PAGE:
It may be too soon to tell what the holiday season has in store when it comes to the tail end of this three-year pandemic. But there is reason to hope that we won't have a very severe winter surge of new COVID infections, especially if more people get their updated boosters.

The new bivalent boosters haven't seen nearly enough takers yet, and it seems like apathetic Americans are losing the sense of fear that drove them to get vaccinated back in the winter/spring of 2021. Epidemiologists say that, especially if you are age 50 or older, you should get an updated booster in order to avoid landing in the hospital this winter.

While hospitalization numbers — especially for those age 70+ — are beginning to tick up around California and the rest of the country, infection rates remain fairly low. Nearly the entire nation is in the CDC's green tier for low community levels of the COVID virus, and that includes all of California.

Map via CDC

People are still landing in the hospital with COVID, however. And while the Bay Area reached a seasonal low point of 442 patients in hospitals with COVID as of the first week of October, the number didn't continue declining from there and has now started to rise. As of Thursday, there were 531 people with COVID in Bay Area hospitals — 60 of those patients were in ICU beds, and we don't have any demographic or age breakdown.

And people are still dying of COVID — an average of 420 per day in the U.S. since August 1. The current American death toll is 1,076,979.

Across California, hospitalization numbers have been ticking upward since hitting a low of 1,514 on October 24. That is still about 50% higher than the lowest hospitalization levels of the pandemic, which were back in mid-June 2021, right after everyone was vaccinated but before most people had really restarted their lives.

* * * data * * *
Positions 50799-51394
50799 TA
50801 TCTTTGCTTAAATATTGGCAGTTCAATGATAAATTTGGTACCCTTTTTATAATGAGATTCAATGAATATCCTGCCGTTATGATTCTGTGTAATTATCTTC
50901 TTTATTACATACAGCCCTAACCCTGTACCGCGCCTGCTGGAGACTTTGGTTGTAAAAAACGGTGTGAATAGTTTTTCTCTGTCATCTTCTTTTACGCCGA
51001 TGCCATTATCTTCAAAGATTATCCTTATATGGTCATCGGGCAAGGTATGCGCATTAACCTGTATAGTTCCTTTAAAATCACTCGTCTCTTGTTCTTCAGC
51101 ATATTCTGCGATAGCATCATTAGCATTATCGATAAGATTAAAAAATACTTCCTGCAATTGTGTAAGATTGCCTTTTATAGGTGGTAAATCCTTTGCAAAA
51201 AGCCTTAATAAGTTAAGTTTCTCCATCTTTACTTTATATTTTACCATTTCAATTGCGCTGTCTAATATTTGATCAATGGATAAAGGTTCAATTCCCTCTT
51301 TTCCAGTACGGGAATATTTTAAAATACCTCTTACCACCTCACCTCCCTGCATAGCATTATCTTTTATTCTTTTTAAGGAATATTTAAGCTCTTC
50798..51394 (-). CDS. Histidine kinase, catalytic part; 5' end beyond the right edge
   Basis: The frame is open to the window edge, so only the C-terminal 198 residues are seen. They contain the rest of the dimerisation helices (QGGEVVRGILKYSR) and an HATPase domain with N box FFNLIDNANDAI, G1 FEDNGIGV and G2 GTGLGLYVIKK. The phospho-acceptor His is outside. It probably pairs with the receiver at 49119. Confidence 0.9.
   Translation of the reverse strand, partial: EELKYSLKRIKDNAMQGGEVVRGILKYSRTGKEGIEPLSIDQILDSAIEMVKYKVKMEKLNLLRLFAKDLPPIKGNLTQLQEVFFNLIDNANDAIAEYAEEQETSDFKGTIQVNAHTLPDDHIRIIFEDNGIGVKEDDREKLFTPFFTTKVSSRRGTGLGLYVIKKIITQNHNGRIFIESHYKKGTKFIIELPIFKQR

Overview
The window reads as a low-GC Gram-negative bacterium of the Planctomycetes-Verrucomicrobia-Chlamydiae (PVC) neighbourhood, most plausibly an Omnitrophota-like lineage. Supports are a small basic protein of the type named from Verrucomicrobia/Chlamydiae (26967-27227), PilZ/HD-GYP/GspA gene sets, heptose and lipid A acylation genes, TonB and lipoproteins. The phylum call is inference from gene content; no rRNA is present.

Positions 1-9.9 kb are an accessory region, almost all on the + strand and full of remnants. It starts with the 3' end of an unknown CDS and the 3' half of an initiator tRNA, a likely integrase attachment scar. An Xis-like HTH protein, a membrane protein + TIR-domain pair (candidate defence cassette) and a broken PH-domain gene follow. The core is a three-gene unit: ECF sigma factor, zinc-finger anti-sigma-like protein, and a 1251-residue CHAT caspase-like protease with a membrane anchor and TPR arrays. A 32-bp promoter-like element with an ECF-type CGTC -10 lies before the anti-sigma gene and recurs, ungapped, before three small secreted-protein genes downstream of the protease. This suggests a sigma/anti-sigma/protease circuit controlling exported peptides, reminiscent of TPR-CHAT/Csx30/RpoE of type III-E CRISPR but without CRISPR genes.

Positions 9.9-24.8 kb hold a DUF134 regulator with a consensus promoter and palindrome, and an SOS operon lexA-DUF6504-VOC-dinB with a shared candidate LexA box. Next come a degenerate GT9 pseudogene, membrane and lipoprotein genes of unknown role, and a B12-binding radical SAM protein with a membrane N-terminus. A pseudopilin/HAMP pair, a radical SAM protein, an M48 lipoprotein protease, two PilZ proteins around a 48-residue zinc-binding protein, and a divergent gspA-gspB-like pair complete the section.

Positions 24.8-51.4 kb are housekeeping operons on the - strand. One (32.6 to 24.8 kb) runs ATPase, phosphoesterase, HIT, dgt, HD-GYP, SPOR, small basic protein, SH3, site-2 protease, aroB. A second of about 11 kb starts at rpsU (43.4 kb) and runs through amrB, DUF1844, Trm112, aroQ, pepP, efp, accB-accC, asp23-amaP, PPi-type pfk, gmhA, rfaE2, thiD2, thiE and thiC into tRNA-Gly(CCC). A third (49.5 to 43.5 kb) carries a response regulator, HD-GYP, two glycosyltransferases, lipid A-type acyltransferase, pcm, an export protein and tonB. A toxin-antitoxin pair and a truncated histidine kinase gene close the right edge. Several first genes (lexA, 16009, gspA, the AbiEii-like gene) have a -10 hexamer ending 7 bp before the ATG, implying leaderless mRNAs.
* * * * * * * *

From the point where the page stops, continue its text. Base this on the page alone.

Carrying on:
Hospitalizations across the state are up to 1,871 as of Thursday, November 10 — a 23.5% jump in three weeks.

Chart by SFist

The New York Times' national data show daily new hospital admissions going up primarily for people age 70 or over.

Chart via New York Times

As physician and author Dr. Eric Topol explains in his latest newsletter on the pandemic, data about the current BQ.1.1 wave in France suggests that the variant is not gaining strong traction — and if we can assume similar patterns of immunity and infection here, that is a positive sign.

According to new CDC data, BQ.1.1 accounted for 24% of all circulating variants this week, and BQ.1 represented just over 20%.

"In New York State, where BQ.1.1 is at the highest level in the United States (still well below peak in France), there has yet to be any increase in Covid hospital admissions, which is another positive sign," Dr. Topol writes.

Topol is concerned about the slow uptick of the bivalent booster heading into the holiday season, and he cautions that there could always be an unwelcome surprise with another Omicron variant — those "of concern" being tracked now are BQ.1.1.x, XBB.x, CH.1, and BQ.1.1.10 — or some other variant entirely different from the Omicron family taking hold in the U.S. and growing quickly the way Omicron did last December.

The hope is that the compound immunity now found across the population will prevent this, but we're still not totally out of the woods. Hopefully, though, by January or February, we'll be able to say the "pandemic phase" of COVID is finally fucking over. Just three years later!